Isoflavone Characterization and Antioxidant Activity of Ohio Soybeans

Please download to get full document.

View again

of 5
All materials on our website are shared by users. If you have any questions about copyright issues, please report us to resolve them. We are always happy to assist you.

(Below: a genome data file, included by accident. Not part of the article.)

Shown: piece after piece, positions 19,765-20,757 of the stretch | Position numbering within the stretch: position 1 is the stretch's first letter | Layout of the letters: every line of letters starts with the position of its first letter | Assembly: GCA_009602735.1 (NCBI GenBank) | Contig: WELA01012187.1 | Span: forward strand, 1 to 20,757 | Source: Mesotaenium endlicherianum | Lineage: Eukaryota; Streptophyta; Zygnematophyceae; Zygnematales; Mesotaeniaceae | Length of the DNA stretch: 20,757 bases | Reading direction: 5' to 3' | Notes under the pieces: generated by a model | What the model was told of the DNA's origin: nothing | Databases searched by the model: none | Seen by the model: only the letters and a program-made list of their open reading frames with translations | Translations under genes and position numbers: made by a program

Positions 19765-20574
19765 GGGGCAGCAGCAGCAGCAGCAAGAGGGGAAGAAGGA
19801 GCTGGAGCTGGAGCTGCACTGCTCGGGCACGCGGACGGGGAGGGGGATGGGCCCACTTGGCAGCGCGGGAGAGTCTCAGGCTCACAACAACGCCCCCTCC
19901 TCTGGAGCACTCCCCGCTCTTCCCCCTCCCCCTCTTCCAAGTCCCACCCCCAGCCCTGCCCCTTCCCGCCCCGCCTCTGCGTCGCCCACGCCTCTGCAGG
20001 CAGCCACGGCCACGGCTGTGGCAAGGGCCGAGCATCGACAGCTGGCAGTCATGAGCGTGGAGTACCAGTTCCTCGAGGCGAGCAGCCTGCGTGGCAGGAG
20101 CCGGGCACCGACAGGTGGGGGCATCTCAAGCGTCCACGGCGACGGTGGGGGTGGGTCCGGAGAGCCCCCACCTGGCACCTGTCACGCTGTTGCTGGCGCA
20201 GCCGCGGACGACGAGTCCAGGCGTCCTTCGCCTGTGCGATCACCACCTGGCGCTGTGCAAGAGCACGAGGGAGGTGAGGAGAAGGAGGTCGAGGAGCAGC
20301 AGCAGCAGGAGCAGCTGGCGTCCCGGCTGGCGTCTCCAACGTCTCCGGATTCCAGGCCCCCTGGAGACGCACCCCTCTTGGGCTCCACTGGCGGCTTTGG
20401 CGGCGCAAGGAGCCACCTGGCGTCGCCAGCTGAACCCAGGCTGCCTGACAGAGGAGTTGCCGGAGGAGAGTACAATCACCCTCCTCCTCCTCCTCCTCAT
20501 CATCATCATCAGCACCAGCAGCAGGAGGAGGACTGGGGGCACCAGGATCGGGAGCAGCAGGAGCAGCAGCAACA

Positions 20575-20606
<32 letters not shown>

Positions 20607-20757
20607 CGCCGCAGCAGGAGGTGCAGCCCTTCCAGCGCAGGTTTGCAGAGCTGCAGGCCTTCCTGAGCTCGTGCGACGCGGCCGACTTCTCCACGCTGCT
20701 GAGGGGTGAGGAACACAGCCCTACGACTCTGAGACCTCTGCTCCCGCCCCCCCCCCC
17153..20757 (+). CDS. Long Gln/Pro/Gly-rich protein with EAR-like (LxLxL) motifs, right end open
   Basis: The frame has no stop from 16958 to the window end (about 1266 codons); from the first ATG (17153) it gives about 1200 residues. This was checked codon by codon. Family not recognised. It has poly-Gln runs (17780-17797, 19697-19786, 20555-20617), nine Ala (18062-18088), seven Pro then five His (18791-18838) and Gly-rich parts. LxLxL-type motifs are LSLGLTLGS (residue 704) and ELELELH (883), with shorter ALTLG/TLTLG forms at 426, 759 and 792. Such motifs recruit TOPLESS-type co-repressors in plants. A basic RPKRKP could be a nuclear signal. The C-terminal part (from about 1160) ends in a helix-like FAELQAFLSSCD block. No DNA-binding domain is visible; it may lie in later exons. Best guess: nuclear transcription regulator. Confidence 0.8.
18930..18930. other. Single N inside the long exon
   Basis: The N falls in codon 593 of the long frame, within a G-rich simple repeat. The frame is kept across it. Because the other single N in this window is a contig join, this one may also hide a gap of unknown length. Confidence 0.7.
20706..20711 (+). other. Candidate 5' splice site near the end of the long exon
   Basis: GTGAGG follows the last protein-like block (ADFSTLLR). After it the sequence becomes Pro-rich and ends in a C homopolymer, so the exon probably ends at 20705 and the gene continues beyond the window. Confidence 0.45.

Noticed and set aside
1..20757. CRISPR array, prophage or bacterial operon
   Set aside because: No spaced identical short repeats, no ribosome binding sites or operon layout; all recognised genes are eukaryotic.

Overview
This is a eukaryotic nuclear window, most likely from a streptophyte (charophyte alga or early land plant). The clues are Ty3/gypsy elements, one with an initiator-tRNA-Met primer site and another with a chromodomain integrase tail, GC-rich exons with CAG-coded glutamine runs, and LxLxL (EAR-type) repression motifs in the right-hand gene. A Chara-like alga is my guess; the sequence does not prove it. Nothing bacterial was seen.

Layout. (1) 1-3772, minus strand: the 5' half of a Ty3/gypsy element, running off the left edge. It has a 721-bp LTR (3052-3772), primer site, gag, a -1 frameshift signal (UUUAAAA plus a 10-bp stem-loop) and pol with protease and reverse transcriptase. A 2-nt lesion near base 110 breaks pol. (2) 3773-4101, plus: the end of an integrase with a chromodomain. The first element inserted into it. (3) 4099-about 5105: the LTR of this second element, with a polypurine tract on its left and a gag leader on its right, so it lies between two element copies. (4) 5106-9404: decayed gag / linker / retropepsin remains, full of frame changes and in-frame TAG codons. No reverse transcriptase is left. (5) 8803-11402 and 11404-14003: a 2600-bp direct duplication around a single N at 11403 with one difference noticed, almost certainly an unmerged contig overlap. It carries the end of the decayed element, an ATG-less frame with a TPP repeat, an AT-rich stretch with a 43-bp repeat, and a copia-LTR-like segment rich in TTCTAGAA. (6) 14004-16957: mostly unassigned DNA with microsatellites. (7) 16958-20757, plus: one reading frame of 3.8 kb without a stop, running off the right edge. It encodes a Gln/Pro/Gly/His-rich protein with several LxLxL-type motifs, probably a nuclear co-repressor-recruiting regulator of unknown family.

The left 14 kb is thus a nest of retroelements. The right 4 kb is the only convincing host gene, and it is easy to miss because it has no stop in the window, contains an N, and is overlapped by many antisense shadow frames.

Similar Documents
Information Report
Category:

Funny & Jokes

Published:

Views: 33 | Pages: 5

Extension: PDF | Download: 0

Share
Description
Isoflavone Characterization and Antioxidant Activity of Ohio Soybeans
Tags
Transcript